Thursday, June 17, 2010

Erosion and oil well infrastructure - #BP Oil Spill #boycottbp #oilspill #gulf ((tag: BP, Oil, Spill, boycottbp, oilspill))

The drilling infrastructure is likely designed to be stable.  Several factors
contribute to this stability.  As oil seepage and erosion occurs, the
infrastructure is stabilized by settling from the seafloor above. This
is the case of normal well operation, but in the gulf, we are now far
away from the norm, and seepage may be a much greater problem.

What if there is a large seepage amounting to a steady eroding flow?
One thing for sure is that the infrastructure will be bypassed more
and more as the oil escapes around it.  Settling will still tend to
support the infrastructure, but the seepage could become the major
problem as the infrastructure becomes bypassed and superfluous.

This explains some of the things we have been hearing.  The infrastructure might
have been better protected and erosion reduced before the seepage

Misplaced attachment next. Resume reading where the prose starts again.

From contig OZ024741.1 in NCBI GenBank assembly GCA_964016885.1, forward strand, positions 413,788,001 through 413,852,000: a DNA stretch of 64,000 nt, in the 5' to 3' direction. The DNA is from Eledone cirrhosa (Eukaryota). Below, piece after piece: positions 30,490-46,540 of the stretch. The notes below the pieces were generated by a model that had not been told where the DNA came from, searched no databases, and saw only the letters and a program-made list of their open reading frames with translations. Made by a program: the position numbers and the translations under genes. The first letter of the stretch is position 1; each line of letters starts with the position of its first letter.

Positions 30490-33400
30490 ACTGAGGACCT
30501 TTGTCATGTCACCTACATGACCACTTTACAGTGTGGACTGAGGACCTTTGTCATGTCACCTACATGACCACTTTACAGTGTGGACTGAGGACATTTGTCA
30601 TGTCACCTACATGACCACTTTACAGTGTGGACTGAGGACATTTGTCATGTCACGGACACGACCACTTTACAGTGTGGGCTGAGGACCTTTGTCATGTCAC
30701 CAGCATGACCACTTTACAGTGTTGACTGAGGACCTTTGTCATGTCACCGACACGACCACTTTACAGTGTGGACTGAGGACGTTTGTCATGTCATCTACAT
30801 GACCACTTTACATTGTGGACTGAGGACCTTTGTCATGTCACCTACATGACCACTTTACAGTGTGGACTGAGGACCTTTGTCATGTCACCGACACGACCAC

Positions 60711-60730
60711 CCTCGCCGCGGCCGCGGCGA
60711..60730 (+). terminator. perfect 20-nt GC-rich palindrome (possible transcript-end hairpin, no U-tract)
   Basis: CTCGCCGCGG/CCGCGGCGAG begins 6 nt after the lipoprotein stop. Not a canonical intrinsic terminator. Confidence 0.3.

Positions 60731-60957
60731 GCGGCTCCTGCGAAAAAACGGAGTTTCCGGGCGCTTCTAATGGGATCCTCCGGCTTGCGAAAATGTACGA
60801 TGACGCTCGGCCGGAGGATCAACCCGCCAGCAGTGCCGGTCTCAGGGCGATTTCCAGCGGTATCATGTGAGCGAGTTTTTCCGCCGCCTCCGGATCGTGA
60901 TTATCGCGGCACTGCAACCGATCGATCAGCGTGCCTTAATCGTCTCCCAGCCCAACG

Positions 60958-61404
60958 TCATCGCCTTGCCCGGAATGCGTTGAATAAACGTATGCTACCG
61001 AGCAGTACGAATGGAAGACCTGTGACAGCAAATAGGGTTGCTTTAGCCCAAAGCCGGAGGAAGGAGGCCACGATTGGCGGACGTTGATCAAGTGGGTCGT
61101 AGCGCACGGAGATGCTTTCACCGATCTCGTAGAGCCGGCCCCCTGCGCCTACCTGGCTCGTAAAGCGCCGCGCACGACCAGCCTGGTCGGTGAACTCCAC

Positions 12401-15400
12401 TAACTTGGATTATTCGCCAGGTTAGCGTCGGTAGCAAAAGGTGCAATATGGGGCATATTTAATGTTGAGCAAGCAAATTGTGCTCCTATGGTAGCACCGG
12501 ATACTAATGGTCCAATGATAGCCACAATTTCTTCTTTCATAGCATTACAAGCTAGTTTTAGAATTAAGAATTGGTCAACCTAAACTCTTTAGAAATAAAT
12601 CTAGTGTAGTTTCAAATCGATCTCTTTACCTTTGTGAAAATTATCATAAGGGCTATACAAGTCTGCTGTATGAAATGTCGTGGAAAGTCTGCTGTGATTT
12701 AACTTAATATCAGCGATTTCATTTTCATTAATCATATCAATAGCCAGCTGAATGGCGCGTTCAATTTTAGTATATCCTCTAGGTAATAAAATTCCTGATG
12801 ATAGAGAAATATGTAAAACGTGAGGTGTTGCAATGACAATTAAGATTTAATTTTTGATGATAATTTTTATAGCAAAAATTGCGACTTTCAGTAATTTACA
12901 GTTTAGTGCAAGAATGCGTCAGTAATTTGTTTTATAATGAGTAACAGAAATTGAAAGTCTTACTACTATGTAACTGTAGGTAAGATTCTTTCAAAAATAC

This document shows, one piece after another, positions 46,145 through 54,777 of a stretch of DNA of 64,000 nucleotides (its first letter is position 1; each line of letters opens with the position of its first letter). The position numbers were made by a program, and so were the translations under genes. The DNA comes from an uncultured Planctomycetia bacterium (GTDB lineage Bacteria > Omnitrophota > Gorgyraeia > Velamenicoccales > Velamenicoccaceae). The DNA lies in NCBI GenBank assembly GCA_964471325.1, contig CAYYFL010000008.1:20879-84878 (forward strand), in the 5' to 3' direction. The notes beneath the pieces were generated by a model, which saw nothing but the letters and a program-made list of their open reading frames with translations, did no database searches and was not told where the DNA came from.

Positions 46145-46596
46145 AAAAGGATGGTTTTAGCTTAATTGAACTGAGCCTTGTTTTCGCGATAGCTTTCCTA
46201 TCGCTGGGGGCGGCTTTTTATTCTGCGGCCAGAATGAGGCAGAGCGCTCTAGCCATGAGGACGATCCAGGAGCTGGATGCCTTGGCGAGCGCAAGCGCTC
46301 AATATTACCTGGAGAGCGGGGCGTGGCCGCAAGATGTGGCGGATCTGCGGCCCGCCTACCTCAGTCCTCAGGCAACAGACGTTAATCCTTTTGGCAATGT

became a major problem, but there is a mental block when it comes to
cutting the infrastructure near the sea floor opening.  Also the mass
of the infrastructure importantly holds it down in the hole. The delay
in cutting the infrastructure is what might have killed prospects for
success. If so, the time is past for stopping the leak from above.

Is it possible for the oil pressure to eject the infrastructure from the hole?
Settling will be a huge impediment to such an event, and the infrastructure
is very massive.  If this scenario is correct, then erosion will simply bypass
the infrastructure, which will be stabilized by sea floor settling and
not ejected.
If the infrastructure is ejected, it means that I never understood the magnitude
of the oil pressure.

Here is a metaphor to help understand the magnitude of flow and pressure.
Thousands of tonnes of oil and gas are being ejected every day, and maybe more.
This is analogous to the action of about 1 thousand common tanker trucks, with
which everyone is familiar.  Think of 1 thousand tanker trucks driving a single
stretch of several miles of dirt road every day.  Conditions are
muddy.  Erosion happens.  It appears to me that time is of the essence
in the gulf.  Hopefully we have geophysicists on this problem.

Here is a link to an interesting related article from Mother Jones.
My conclusions are somewhat different than those presented in the
article, but it was helpful.

Is the BP Gusher Unstoppable?


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